Wednesday, February 14, 2018

Goodbye Christopher Robins: How a Family Got Swallowed Up by a Hundred-Acre Woods

Movie Review: Goodbye Christopher Robins (2017)
Version: Library borrow

Of all the good that came from A.A. Milne's writings about Winnie the Pooh, the one who got the least good from it was C.R. Milne, the son of the author, and the original, Christopher Robin. The sad story of the effects on the growing up of the child who was known by his parents as Billy Moon is told in the excellent British film, Goodbye Christopher Robins.

A.A. Milne (true name Alan Milne) suffered from PTSD as a result of his experiences serving in the British Army during World War I. When he returned home after "the war to end all wars", the successful playwright decided to leave the excitement of London to live in the quiet countryside, where he would write a book against wars.

He was married to socialite Daphne, who preferred the exciting life of the big city, but she followed Alan to the country life, where they had a baby boy whom they named Christopher Robin. Only, planning ahead, Daphne decided they were going to have a girl (because if they had a boy he might end up going to war one day and she couldn't have that), and while they waited for the child's birth they nicknamed it Billy. After the baby was born they retained the nickname Billy and because of a fluke in pronunciation gave him the second name Moon.

Daphne wasn't happy with her birthing experience, and Alan needed quiet to write his book, so they hired a nanny named Olive, and off the mother and father would go to do their own thing, leaving Billy Moon in the care and raising of Olive. But Alan had writer's block and found it more interesting to spend time with Billy Moon as the young lad was growing up, so Daphne decided to leave for the big city until Alan started writing again.

Still, Alan had writer's block as he worked on his book promoting peace over war. Then Olive's mother became sick and she needed time away. With both Daphne and Olive away, it left Alan and Billy Moon on their own, giving their relationship time to grow naturally. They spent long hours together exploring the surrounding hundred acre wood, making up stories featuring the stuffed animals that filled Billy Moon's life and the nature of the woods. That gave Alan Milne an idea for a book. He invited an illustrator friend over to make some drawings. A poem emerged with a couple of drawings, which Alan sent to Daphne, and she sent it to a magazine, and because of the poem the magazine had its largest circulation ever. Alan wrote the book featuring a boy named Christopher Robins and a little bear named Winnie the Pooh and his friends of the Hundred Acre Woods. It was an instant success.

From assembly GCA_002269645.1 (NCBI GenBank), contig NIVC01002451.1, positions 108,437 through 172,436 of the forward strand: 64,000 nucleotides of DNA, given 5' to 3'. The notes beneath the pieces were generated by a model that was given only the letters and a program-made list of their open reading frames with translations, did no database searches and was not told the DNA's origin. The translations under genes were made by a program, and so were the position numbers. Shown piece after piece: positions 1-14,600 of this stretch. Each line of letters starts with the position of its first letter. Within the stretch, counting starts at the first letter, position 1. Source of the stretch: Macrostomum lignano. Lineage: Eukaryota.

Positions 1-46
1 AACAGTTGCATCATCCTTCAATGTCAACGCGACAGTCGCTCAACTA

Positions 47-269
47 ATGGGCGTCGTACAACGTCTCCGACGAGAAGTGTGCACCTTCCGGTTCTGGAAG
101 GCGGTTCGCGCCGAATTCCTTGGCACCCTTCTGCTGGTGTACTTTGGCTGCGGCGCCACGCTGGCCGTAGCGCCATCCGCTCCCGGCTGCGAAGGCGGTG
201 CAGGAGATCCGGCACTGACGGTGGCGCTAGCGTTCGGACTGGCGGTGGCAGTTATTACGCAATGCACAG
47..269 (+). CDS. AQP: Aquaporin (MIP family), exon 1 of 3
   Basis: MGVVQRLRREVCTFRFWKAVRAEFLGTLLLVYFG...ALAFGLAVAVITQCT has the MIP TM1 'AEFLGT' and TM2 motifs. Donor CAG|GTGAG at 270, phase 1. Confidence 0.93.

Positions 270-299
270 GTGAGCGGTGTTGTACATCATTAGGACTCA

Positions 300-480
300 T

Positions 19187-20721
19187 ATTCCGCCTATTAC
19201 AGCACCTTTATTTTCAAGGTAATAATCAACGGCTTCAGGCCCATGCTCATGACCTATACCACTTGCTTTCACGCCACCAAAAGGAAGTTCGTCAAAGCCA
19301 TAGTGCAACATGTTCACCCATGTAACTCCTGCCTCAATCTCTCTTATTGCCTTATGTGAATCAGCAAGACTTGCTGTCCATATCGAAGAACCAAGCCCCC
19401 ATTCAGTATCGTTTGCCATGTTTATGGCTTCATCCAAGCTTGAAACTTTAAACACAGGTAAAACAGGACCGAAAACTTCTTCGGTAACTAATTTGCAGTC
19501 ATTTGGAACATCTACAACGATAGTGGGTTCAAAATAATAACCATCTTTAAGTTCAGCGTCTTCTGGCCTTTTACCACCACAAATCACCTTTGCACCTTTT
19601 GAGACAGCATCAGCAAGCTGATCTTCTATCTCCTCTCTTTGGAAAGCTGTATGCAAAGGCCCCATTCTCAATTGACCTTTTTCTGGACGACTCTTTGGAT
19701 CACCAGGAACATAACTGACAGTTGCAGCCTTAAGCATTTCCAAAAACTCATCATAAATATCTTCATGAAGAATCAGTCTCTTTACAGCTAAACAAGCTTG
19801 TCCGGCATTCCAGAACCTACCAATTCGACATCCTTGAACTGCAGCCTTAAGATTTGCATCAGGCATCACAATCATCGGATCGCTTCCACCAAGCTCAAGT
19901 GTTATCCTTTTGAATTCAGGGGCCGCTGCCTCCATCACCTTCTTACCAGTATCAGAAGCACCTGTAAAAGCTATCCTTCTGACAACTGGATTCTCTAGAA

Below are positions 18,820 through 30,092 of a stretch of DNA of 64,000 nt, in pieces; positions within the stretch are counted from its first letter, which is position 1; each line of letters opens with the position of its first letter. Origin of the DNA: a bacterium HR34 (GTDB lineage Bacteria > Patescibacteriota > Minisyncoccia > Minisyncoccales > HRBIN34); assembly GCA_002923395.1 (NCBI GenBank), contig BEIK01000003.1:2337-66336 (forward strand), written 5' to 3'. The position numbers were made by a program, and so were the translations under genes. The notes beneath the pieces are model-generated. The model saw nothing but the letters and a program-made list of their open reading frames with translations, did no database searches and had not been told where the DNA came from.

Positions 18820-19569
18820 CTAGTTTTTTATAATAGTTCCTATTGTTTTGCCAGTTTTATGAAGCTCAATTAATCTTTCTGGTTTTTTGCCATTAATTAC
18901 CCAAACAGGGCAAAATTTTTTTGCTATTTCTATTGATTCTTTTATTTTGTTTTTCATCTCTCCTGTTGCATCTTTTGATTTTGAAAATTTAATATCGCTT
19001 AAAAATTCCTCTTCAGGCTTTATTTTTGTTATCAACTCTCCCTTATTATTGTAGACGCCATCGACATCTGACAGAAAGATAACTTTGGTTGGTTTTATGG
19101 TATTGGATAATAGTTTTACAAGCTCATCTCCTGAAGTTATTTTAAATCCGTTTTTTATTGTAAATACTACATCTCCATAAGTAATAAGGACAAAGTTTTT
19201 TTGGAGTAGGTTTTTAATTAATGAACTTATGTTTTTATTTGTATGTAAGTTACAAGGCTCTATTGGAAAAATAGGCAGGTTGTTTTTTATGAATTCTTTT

The world became enamored by the book, its characters, and the real Christopher Robins. The mother became excited by the publicity and success, and Billy Moon was swept up into the whirlwind of publicity stunts, reporters and photographers, book signings, and far less quality time with his father.

Goodbye Christopher Robins covers all this and more. It's the story of a boy who asks his father to write a story for him and finds his story, and his name, taken from him and given instead to the world. It's actually even more complex than that.

Olive sees all this happening and rather than participate any longer in the robbing of the boy's precious childhood, she leaves the family. Realizing his mistake, Alan Milne promises Billy Moon he will never write another Winnie the Pooh story, then he sends Billy Moon to a boarding school. But what he thinks will be a relief for the boy is really just the same, because there is nowhere that Christopher Robin can escape his formal name. Thus, at age 18, Christopher is ready to shed his identity by joining the British Army during World War II. Ready to leave for service on a departing train, his farewell to his father is an anguished rant about his lost childhood. Alan Milne is devastated, but there is nothing he can do. A more anonymous C.R. Milne leaves for war. Sometime later, Alan receives a telegraph message advising him that his son is missing in action and presumed dead. But that's not where the story ends. It actually ends happily ever after.

Goodbye Christopher Robins is a lavishly cinematographed film, which is shot entirely in England. Now, England will always be England, regardless of the period or era, and it gives itself to lush images. The characters are comely, with Domhnall Gleeson as a reticent A.A. Milne, Will Tilston as a cheerful 8-year-old Billy Moon, and Alex Lawther as a much anguished 18-year-old Christopher. Margot Robbie plays the self-centered Daphne, while Kelly Macdonald plays the care-giving Olive. It's a beautiful film reflecting on the ravages of war on society and the price paid by innocent youth for living with success.

This is a film most ages can watch and enjoy. Younger ages might need help understanding the complexities of relationships, however. But most will enjoy understanding the story behind Christopher Robins and Winnie the Pooh and how a family got swallowed up by a hundred-acre woods.

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